The Marx Brothers were a farcical comedy act from New York with vaudeville origins who enjoyed success on the radio, stage and at the cinema. Their third film outing saw Groucho, Zeppo, Chico and Harpo getting mixed up in comic shenanigans with feuding gangsters and kidnappers whilst on board a transatlantic ship and then onshore in the United States.
The country of Ireland, which was gripped by internal political tension at the time of the film’s release, banned it because of the fear that the four protagonists’ non-conformist behaviour onscreen could lead to an anarchic uprising in the streets at home. Strangely, the ban continued right up until the year 2000.
3. Back to The Future (Robert Zemeckis, 1985)
Set in what used to be considered the distant future but has now become the recent past (2015) and correctly predicting the advent of unmanned drones, hover-boards and video-phones, this highly popular and much-loved sci-fi/comedy starred Michael J. Fox as a slack teenager accidentally upsetting the space-time continuum whilst shuttling between the present and the future in a time-travelling car built by an eccentric scientist played by Christopher Lloyd.
It has been effectively withdrawn in China since 2011 by the State Administration of Press, Publication, Radio, Film and Television because of its frivolous treatment of serious historical events. The country’s authorities actively discourage or prohibit the broadcast of works of fiction that deal with the subject of time-travel, myth and superstitious beliefs.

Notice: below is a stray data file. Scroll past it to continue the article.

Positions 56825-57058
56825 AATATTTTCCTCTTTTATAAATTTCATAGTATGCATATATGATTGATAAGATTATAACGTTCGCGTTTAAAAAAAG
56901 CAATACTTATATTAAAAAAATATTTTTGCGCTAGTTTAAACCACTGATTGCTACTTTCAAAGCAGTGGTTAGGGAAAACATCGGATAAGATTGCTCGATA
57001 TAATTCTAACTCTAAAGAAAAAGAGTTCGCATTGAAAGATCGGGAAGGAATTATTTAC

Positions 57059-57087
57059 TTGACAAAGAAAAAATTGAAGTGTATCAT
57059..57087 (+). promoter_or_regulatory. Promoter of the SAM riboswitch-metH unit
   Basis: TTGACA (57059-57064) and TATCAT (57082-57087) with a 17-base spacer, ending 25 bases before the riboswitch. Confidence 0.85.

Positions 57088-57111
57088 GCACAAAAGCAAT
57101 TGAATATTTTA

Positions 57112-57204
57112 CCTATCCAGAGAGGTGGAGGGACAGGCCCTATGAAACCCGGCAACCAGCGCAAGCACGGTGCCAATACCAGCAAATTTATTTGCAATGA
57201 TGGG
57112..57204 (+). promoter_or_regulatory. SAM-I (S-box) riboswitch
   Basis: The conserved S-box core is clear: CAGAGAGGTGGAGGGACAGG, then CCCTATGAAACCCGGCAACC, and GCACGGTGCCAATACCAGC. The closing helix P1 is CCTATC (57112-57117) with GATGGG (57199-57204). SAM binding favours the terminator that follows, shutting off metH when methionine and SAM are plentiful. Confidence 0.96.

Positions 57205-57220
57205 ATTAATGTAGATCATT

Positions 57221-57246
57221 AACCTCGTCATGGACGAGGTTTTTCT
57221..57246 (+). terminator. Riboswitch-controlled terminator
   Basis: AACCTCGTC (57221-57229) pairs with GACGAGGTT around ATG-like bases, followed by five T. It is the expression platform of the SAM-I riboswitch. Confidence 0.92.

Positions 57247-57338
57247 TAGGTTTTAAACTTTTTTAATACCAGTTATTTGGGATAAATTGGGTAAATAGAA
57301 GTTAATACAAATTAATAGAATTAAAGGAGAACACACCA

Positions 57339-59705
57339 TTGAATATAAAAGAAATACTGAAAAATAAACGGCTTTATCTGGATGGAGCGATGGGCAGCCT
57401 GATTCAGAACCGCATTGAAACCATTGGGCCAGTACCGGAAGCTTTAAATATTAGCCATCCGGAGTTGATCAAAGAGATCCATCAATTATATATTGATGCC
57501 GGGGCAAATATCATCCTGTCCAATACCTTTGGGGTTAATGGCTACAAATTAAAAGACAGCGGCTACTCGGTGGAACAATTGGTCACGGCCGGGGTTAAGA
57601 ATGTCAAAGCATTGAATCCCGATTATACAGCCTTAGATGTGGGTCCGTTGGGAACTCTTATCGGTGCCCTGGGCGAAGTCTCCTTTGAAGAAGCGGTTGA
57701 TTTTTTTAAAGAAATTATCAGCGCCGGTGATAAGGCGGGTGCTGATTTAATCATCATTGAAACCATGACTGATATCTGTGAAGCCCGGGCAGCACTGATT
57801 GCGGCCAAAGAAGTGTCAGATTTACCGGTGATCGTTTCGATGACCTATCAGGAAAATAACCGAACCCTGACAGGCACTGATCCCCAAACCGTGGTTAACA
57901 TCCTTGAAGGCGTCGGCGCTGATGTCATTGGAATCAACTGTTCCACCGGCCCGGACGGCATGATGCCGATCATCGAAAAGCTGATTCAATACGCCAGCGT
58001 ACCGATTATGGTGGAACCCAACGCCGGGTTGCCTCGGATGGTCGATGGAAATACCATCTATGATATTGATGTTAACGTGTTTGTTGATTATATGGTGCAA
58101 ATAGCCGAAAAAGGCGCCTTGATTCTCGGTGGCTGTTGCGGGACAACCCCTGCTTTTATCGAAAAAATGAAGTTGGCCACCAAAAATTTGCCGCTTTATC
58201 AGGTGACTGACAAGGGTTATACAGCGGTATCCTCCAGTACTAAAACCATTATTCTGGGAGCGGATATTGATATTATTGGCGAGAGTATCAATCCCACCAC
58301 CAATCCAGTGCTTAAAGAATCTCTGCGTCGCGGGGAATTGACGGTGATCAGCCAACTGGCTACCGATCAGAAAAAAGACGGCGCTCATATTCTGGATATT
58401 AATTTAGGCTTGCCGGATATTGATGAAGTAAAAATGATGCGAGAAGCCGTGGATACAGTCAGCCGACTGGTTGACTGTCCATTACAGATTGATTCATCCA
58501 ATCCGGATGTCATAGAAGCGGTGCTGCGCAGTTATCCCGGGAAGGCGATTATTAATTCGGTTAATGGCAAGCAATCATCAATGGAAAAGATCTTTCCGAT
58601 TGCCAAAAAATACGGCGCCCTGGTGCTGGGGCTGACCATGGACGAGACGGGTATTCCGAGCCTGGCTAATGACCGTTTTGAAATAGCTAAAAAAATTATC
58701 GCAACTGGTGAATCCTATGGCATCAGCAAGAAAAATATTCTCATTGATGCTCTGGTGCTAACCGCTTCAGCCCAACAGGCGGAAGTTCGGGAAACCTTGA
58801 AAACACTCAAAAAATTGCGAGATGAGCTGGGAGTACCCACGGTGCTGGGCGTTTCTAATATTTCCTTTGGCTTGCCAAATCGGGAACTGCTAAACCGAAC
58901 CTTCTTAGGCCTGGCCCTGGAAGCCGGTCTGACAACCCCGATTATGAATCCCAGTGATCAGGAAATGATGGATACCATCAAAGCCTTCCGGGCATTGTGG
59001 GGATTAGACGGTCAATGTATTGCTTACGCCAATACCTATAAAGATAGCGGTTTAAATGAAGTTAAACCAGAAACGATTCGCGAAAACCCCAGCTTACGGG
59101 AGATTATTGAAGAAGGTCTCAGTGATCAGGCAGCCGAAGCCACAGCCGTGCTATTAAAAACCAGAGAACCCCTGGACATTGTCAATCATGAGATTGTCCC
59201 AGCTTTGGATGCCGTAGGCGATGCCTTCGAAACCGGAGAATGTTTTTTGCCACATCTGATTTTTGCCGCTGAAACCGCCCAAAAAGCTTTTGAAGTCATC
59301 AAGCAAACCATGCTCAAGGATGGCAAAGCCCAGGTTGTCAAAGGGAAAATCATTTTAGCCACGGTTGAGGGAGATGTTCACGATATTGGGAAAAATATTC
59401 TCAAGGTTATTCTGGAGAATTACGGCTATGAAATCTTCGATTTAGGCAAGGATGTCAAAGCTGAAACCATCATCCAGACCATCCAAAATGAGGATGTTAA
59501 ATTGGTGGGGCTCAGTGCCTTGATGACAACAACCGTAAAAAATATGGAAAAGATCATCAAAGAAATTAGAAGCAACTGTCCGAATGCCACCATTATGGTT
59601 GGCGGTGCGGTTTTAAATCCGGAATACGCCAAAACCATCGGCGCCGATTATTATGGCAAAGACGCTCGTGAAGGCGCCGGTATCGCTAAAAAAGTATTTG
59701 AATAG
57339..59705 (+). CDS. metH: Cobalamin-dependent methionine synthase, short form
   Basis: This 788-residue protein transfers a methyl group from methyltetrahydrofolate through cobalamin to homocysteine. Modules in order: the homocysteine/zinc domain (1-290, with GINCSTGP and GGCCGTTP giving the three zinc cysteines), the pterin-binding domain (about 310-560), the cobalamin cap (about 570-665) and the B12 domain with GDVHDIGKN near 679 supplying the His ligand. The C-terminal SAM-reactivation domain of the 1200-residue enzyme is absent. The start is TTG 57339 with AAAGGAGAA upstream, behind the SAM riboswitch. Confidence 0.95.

Whilst not technically an absolute ban, to go against the state’s advice on what or what not to show publicly is considered detrimental or even ruinous to a career in domestic film-making or broadcasting. The “no playing around with time” rule also rules out The X-Files and The Terminator from being shown there.
4. Brief Encounter (David Lean, 1945)
Based on a stage-play by Noël Coward, this popular black and white classic is often remembered for its haunting use of Rachmaninoff’s melancholic 2nd Piano Concerto in the score. The story centres on a British man and a woman, both married to other people, who meet by chance at a railway station and begin an ill-fated affair.
Ireland, an almost-entirely Catholic country which at that time was governed in a quasi-theocratic style, had passed in 1923 the ‘Censorship of Films Act’ which served to ‘protect’ the public from morally corrupting influences. The film’s theme of adultery, and its permissive and sympathetic treatment of it, earned it the censors’ displeasure and it was subsequently banned.
5. Goldfinger (Guy Hamilton, 1964)
The third movie of the highly successful James Bond franchise pitted Sean Connery’s “agent 007” against an evil megalomaniac who is planning to wreck the global economy by raiding Fort Knox and rendering its gold reserves worthless by means of a radioactive “dirty bomb”.
It is fondly remembered for its hit theme tune written by John Barry and sung by Shirley Bassey, and also for the specially equipped Aston Martin DB5 which featured in it.
The state of Israel, however, pulled the film from cinemas when it became known that Karl Gerhart Fröbe (also known as Gert Frobe), the German actor who played the precious-metal-loving villain of the title, had formerly been a member of the Nazi party. He had joined the junior arm of the movement when he was sixteen years old but tried to leave in 1937 as a protest against their political and social policies.
The film’s ban was later lifted when a Jewish escapee from the holocaust, Mario Blumenau, revealed to the Israeli government that Fröbe had actually saved his family’s life during the Holocaust by hiding them from the Nazis.